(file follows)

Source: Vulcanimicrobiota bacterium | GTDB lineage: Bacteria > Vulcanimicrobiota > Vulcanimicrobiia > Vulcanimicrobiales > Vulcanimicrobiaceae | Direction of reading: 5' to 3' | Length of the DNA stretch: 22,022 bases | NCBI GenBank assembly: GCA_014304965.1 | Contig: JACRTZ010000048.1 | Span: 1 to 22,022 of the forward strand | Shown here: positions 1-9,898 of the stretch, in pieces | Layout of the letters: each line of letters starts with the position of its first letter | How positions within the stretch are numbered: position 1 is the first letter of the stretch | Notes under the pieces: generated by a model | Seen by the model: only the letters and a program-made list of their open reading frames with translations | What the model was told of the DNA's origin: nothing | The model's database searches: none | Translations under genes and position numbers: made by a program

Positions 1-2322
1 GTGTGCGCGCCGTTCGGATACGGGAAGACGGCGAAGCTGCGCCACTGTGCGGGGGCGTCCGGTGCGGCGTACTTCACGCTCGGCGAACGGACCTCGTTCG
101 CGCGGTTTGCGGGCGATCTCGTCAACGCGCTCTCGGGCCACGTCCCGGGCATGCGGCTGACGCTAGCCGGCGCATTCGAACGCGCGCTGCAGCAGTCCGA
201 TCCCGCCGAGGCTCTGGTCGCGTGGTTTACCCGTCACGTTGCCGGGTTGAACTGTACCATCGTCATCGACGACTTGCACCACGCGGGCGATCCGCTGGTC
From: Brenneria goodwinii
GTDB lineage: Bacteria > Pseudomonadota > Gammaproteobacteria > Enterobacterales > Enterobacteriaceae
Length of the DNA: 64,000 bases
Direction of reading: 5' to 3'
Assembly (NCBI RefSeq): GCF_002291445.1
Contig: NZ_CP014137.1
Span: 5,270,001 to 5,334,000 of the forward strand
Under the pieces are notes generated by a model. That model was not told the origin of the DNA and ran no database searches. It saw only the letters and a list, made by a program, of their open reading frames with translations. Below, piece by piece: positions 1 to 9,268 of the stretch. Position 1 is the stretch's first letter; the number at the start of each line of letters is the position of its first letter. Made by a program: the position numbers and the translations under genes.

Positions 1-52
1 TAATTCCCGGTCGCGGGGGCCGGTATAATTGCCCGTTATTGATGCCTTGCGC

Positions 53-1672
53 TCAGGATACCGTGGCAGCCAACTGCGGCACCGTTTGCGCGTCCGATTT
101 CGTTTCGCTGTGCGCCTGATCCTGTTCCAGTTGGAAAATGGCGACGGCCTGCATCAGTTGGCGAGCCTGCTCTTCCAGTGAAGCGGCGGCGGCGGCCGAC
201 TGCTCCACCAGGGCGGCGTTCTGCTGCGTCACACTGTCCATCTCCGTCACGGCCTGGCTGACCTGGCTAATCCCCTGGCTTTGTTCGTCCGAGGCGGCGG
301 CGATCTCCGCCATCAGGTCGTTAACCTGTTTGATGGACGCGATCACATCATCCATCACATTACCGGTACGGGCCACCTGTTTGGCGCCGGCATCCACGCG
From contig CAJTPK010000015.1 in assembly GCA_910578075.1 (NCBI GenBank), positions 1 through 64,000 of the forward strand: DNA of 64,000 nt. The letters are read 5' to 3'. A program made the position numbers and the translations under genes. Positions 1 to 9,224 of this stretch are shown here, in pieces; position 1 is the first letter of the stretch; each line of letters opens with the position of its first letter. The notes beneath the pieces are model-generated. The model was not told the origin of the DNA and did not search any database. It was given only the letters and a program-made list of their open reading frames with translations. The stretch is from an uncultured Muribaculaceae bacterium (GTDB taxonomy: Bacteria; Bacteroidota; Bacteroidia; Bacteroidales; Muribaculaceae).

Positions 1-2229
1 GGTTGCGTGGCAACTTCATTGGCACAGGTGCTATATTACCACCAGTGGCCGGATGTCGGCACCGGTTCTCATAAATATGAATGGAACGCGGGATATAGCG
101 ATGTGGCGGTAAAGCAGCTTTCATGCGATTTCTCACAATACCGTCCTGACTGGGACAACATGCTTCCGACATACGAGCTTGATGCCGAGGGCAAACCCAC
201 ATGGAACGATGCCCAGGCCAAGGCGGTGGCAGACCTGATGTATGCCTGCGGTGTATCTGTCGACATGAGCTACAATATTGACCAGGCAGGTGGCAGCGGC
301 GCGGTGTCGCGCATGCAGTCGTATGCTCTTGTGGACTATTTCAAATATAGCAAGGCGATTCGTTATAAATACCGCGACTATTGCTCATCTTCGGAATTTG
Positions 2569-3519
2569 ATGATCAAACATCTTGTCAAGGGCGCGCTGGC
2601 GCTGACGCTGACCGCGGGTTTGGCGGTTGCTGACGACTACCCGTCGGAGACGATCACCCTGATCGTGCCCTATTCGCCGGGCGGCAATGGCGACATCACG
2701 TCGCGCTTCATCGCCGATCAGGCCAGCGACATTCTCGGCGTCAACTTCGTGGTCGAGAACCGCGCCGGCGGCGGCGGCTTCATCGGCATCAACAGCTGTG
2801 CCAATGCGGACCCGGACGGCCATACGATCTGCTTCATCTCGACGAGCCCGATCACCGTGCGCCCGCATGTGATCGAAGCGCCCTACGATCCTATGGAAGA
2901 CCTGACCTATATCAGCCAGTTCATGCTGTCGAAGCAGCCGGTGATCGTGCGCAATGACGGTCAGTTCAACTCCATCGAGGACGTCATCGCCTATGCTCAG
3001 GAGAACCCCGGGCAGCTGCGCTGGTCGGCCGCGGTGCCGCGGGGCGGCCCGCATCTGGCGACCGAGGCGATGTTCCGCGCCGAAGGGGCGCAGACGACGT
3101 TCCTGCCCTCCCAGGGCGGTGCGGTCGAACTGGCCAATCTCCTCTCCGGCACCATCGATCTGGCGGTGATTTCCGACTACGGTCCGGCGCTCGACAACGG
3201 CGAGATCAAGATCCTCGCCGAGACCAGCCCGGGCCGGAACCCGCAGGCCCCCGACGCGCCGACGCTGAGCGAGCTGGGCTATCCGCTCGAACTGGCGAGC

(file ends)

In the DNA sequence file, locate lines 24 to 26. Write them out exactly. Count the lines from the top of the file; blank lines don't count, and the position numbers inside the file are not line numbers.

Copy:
101 ATGTGGCGGTAAAGCAGCTTTCATGCGATTTCTCACAATACCGTCCTGACTGGGACAACATGCTTCCGACATACGAGCTTGATGCCGAGGGCAAACCCAC
201 ATGGAACGATGCCCAGGCCAAGGCGGTGGCAGACCTGATGTATGCCTGCGGTGTATCTGTCGACATGAGCTACAATATTGACCAGGCAGGTGGCAGCGGC
301 GCGGTGTCGCGCATGCAGTCGTATGCTCTTGTGGACTATTTCAAATATAGCAAGGCGATTCGTTATAAATACCGCGACTATTGCTCATCTTCGGAATTTG